Training Plan: Stair Challenge Urban Footrace

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I’m currently training for a local race called WazUpWidis (get it? What’s up with this?), which is billed as an Urban Run and Stair Challenge.  If you are not familiar with these terms, an “Urban Run” or “Urban Race” is a footrace in which the competitors run in an urban or city setting.  You’ll likely run on paved streets or sidewalks of the city, around or possibly through buildings.  This varies from road running in that you’ll interact with obstacles in the city, as opposed to just running straight on the paved road.  A Stair Challenge is exactly what it probably sounds like: It’s a footrace where you run (or walk or crawl) up many flights of stairs in a tower or other tall building.  Apparently stair climbing has grown into something of a sport, and has a following of stair-loving runners!  Until just over a year ago I had no idea these events existed, but actually getting into the sport of running has opened my eyes to all the new, fun, and even crazy events going on all over.  In my little corner of the U.S. we don’t have a large variety of running events, so when a new one is introduced locally, I get excited.  Last year was the inaugural year for WuzUpWidis?, and they had a great turnout.   I was one of the participants and, truth be told, I didn’t do any additional training for the event. I mean, I already run and I have climbed stairs before so how hard can it be? I wasn’t too sore the next day, but I also didn’t do so well:  Overall I was 194 of 296, and 9 of 17 in my age group.

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This year I’m training for the race, and I’d like to share with you the training plan that I created for myself. Then, I’ll include some links to some other training plans.  Hopefully you can use these ideas to create your own plan if you are going to participate in a similar race. Keep in mind that my training plan incorporates, as a basis,  activities that I’m already participating in, so yours will need to be slightly different based on your current fitness level.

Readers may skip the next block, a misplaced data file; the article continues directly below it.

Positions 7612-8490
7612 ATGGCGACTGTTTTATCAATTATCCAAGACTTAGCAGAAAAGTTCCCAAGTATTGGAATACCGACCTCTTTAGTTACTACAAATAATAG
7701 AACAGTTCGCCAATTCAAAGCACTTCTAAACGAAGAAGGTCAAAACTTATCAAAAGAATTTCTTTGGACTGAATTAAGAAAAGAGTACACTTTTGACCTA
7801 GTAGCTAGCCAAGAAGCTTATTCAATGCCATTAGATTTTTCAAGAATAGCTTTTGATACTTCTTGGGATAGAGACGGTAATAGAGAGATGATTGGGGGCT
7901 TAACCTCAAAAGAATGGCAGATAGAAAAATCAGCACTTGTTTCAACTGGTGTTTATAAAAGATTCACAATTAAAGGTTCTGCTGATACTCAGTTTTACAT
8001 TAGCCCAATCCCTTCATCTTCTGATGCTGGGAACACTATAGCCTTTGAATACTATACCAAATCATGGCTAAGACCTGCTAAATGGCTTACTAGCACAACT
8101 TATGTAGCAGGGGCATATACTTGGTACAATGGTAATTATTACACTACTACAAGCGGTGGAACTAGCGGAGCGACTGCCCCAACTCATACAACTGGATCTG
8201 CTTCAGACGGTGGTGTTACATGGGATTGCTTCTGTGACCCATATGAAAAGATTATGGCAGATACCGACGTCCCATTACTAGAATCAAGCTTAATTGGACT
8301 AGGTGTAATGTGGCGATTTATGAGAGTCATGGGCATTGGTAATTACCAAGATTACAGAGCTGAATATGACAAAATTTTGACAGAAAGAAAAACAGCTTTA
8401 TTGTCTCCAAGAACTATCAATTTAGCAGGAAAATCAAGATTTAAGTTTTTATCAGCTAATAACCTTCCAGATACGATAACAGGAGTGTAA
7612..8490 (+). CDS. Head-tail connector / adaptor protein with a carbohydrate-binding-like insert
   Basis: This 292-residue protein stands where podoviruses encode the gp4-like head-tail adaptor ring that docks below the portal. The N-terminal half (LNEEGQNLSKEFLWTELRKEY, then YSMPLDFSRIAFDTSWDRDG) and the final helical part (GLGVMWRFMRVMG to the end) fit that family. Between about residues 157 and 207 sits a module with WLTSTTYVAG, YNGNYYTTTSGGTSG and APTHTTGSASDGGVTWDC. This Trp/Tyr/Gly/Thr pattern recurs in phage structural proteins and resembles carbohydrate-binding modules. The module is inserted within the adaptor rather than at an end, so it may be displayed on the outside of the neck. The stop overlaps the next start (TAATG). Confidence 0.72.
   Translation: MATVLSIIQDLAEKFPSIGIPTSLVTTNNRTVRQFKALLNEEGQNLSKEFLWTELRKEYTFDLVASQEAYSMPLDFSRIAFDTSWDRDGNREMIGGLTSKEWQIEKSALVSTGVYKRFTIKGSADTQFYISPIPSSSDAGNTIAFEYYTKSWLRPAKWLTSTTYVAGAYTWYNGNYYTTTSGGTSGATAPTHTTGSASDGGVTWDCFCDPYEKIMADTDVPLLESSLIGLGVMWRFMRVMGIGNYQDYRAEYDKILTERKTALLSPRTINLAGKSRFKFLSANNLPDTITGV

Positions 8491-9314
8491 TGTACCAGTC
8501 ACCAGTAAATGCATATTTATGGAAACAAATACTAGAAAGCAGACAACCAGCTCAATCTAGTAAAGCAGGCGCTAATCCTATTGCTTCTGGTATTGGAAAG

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But first, some background on this plan: to participate in a competitive stair climbing event you’ll need to training for specificity, meaning in this case that you need to run or walk up a lot of stairs at least 3 times per week.  That requirement is fulfilled on Sundays, Tuesdays, and Thursdays in my plan.  Stair climbing also requires aerobic and cardiac fitness and conditioning, which you should work on daily.  In my plan, the aerobics classes, cardio machines and, of course, running meet this need.  I take a dance aerobics class, but another type of class or even following along with a DVD at home could be substituted.  The point is to get your heart rate elevated for 1/2 hour or more.  ‘Cardio machine’ below, ideally, refers to using a StairMaster or stair stepping machine.   However, I have an elliptical machine at home and that’s what I use. My intent is that the cardio machine be used as a substitute for road or bleacher running on rainy and cold days (I’m training in January during the winter, and I have to work around the bad weather). The final component is physical strength, so I’ve included two circuit workouts that are designed to work the specific muscles you’ll be using during stair climbs, as well as achieve general strength.  The tone/condition class I reference is a 1 hour class that uses light weights to work all muscle groups of the body. When climbing the stairs you use your gluteus maximus and hamstrings to extend your hip, plus the quadriceps for your knee extension and  iliopsoas for hip flexion.  Finally, keep in mind that you’re also using your calf muscles to keep your ankle braced and extend the ankle, particularly if you climb on your toes rather than use a flat-footed approach. My plan doesn’t specify when you’re supposed to stretch because it goes without saying that you’re stretching or maybe even including some yoga at the end of each of your workouts.